“The more I am in L&D, the more I see it is about communications and marketing.” This is what Jane Hoskisson, Director of Learning & Development at the International Air Transport Association (IATA), said on episode 4 of the Learning and Development Stories podcast. “There is no point in putting together great programs if people don’t understand why you are doing them. People need to see a story about how learning links together and is relevant in the day-to-day. It can’t be abstract.”
Experiential Communications is a resource to help you in this area primarily through our Marketing Communications Audit and Strategy Formation process and our Knowledge Transfer Program.
I. MARKETING COMMUNICATIONS AUDIT AND STRATEGY FORMATION
Our customized strategy work for L&D departments / corporate universities addresses areas such as:
• Establishing a brand voice
• Articulating a clear vision and mission statement
• Assembling key communications collateral that explains the value proposition of your department
• Creating centralized communications processes
• Providing ongoing useful communications to stakeholders
Generally our roadmap to conducting audits and devising strategies involves the following process.
1. Reviewing current communications collateral and operations in detail.
2. Drawing upon internal and external perspectives to glean quantitative and quantitative data as its relates to marketing and communicating the function.
3. Compiling findings in a report and using this as the basis to craft a messaging map that states the overall value proposition, the related key messages and the supporting proof points.
4. Aligning with team leadership on compilation of findings.
5. Creating a secondary report that defines communications processes and components:
• A one sentence description of the department’s value proposition
• A one paragraph description of the department’s value proposition
• A two-page description of the department’s value proposition
• Mission and vision statements
• A dissemination plan
• An email signature template
• A powerpoint presentation communicating the overall value proposition
• A process plan that defines cadence of communications to various stakeholder groups and logistics in terms of execution and channel delivery
• Creation of a script that would be the basis for a 60-second promotional video.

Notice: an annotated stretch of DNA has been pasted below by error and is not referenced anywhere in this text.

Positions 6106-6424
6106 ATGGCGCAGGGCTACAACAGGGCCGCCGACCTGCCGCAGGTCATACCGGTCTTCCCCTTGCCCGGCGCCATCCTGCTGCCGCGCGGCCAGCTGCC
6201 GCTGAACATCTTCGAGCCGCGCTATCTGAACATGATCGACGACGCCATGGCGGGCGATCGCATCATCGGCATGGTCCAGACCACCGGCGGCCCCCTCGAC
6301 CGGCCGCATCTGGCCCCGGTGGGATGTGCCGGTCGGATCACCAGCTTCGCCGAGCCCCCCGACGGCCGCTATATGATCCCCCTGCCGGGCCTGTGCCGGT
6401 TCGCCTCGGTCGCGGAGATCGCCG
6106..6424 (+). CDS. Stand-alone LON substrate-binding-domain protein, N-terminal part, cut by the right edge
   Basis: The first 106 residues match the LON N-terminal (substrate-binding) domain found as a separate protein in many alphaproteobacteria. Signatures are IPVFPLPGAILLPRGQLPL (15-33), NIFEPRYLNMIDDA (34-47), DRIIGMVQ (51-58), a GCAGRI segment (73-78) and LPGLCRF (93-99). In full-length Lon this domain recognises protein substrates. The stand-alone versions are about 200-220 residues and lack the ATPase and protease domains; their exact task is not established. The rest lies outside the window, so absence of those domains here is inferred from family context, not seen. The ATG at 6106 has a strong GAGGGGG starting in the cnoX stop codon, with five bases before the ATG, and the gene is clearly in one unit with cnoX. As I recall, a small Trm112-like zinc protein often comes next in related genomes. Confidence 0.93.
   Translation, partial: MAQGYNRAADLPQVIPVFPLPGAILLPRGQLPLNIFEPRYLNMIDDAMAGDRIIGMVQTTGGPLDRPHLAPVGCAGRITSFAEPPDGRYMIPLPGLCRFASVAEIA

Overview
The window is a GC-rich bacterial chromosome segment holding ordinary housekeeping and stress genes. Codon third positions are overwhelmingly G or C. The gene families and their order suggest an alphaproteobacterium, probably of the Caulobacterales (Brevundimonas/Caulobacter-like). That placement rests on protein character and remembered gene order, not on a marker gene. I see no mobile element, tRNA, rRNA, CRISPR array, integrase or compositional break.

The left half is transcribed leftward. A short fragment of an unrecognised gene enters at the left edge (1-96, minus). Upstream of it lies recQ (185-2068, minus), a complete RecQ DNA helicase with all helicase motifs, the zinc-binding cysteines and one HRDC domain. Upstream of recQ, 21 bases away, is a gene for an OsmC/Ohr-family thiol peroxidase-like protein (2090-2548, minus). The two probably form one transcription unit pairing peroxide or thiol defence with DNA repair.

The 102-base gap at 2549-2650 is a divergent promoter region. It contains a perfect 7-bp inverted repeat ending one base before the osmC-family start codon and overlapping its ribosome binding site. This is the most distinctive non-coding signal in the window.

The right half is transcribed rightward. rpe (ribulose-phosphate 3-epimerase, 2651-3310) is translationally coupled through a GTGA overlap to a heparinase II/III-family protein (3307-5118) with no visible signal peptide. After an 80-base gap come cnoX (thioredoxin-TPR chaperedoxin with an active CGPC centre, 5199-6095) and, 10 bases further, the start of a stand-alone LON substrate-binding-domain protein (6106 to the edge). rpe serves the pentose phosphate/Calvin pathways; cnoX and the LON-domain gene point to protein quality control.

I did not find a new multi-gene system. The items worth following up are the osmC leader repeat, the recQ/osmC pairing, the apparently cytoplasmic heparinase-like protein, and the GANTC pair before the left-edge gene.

• A newsletter mock-up
• Recommendations on brand look and feel
6. Aligning on collateral and communication plan with the leadership team.
7. Rolling out to the wider team.
II. KNOWLEDGE TRANSFER PROGRAM
The Knowledge Transfer Program trains employees to effectively communicate their learning experiences. The goal is that their knowledge is shared with others, supporting an organization’s learning and development goals. It is about “See one, do one, teach one”. It allows learning to stick and knowledge to be transferred throughout the organization.
Experiential Communications enables knowledge transfer by:
1. Leading communications workshops as part of different programs. The workshops equip program participants with the skills to communicate their learning through different mediums.
2. Providing one-to-one communications support after a program or learning initiative. We help participants crystallize their learning by communicating in different formats and then sharing such materials with others.
To paint a picture for you, here is what this program might look like:
• Joe goes through an executive education program.
• At the conclusion, Joe goes through a communications workshop. He learns strategic communications principles that he can use in his everyday work life. He also gains perspective on how to communicate what he learned in a program, both digitally and in person, to others in his organization who didn’t attend the program.
• Joe put the principles into action. He prepares content related to the training. He then receives follow-up editorial support to ensure he is applying the best practice with his communications.
• Joe shares his article via his different internal mediums about what he learned from a program and how this should impact his department. Other colleagues are able to provide feedback and comments.
• Joe leads a 30-minute brown bag lunch about his key learnings.
• Conversations around the learning initiative continue through both online and physical means.
• Measurement takes place to see how these knowledge transfer activities are supporting organizational learning objectives.
Read the following blog post for steps to consider in running a knowledge transfer program.
Contact us to discuss in more detail.